What MOST people do is look at the problem, and as soon as they register it as “unfamiliar,” they give up.

They think, “I don’t know how to do EVERYTHING in this problem, so I must not know how to do it AT ALL.”

Like, “If I don’t know everything, I don’t know anything.”

But my students and I have encountered a fascinating phenomenon.

Hidden inside most “seemingly impossible” problems is a tiny crumb of do-ability.

If you find this tiny crumb and you start there…

… a lot of times, that’s all you need to get started…

… and once you get started, a lot of times, that’s all you need to get going… and solve it!

For example, a student of mine came across a problem that combined a bunch of negative and positive integers with brackets and parentheses:

[(-8*5)-(6*-9)](-2*3)

My student’s first reaction was, “I don’t know how to do this.”

Then she realized that she DID know how to do 8 times 5… (to quote her, she said, “I could do 8 times 5 like in second grade”)

…and then she remembered that negative 8 times negative 5 is positive…

…and by finding the “tiny crumb of do-ability”, she was actually able to get started and complete the entire “scary/impossible problem.” It actually took her less than a minute to do the whole thing!

And she observed, “All I had to do was use what I learned in 2nd grade,” just in a slightly more complex combination than before.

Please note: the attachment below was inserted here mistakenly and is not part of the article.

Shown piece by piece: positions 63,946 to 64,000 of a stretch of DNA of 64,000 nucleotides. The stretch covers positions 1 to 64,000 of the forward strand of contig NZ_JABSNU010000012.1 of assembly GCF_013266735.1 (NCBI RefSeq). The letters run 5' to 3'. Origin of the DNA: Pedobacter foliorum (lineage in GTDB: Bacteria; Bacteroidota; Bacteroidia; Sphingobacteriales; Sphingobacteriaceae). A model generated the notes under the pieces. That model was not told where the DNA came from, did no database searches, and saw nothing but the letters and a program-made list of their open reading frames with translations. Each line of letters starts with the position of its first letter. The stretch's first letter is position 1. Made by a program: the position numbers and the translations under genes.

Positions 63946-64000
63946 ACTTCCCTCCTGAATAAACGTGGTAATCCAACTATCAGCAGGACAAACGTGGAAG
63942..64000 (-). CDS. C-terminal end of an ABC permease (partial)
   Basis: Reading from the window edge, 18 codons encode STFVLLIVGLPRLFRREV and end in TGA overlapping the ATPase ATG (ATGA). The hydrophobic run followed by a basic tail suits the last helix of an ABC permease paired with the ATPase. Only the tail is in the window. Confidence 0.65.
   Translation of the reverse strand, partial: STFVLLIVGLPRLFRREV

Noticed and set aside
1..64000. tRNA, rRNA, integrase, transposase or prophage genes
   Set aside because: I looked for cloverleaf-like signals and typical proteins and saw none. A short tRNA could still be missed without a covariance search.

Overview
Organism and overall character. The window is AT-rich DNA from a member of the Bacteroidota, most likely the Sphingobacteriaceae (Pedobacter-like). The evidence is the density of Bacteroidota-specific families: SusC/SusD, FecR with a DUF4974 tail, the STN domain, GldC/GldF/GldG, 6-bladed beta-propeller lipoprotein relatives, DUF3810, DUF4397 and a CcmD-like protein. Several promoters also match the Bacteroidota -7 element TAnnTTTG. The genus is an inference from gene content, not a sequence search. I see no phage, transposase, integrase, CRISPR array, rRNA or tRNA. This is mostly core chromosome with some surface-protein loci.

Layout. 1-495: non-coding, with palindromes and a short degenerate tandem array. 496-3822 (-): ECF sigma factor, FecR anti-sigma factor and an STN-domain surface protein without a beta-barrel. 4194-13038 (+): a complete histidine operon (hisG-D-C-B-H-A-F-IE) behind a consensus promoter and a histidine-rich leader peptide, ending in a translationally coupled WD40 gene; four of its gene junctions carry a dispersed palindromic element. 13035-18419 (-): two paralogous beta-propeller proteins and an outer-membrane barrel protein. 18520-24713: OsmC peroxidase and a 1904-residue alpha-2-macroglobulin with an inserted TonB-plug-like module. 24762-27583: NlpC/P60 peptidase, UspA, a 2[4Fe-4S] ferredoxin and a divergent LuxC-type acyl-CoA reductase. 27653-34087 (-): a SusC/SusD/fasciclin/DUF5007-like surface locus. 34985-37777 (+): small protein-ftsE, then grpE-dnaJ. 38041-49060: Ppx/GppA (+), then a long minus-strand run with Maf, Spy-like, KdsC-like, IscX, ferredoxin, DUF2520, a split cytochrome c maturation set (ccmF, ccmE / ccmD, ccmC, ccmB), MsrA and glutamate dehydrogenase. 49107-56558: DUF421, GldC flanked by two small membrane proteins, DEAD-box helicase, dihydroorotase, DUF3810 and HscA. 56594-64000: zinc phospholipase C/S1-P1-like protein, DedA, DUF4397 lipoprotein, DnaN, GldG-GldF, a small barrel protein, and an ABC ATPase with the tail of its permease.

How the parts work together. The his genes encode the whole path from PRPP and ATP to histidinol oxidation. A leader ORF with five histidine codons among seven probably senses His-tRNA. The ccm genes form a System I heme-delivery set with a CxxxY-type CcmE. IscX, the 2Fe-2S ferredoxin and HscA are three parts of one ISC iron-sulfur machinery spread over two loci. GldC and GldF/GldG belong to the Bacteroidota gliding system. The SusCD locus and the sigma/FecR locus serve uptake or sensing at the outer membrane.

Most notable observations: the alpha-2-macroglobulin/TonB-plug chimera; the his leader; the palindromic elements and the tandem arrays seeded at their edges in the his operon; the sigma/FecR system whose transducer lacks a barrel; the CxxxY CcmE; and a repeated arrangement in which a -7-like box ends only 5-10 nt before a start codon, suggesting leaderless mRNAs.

For another example, another student of mine got stumped when practicing translating English into math, a problem like, “The difference of seven times n and three is twenty-seven.”

Her first reaction was, “I haven’t learned this yet.”

She looked for the little piece she did know… which was that ‘is twenty-seven’ translates into EQUALS 27.

Once she got started with that little piece, she was able to build out from there, that ‘seven n’ is 7n, and ‘the difference of seven times n and three’ is 7n-3, all the way to the full translation, 7n-3=27.

To quote one of my students on how she felt after we worked on this approach together, “Problems are never so hard when you break them down. You can’t judge a problem by its length or numbers. Even if it just looks really hard, you have to break it down.”

So the next time you encounter a problem that just stops you in your tracks, looks super long or complicated, or overwhelms you with unfamiliar symbols, look for the tiny crumb of do-ability.

Even if it seems insignificantly small, a lot of the time it’s all you need to get on your way to the solution.

This is also a great way to practice deliberately being with the UNKNOWN and setting yourself up for revelations and lightbulb moments, like I wrote about in “Do you wish your kid could feel like Albert Einstein while doing math?”

Do you wish your passionate, unique, visionary kid could be supported in breaking things down and experiencing math as fun, do-able, and creative? Then let’s get you started with your application to my powerful private tutoring programs!

This application includes the super valuable opportunity to speak with me one-on-one and get clear about exactly what’s going on in your family’s math situation. Send me an email at rebecca@zooktutoring.com and we’ll get you started with your application!

Related posts: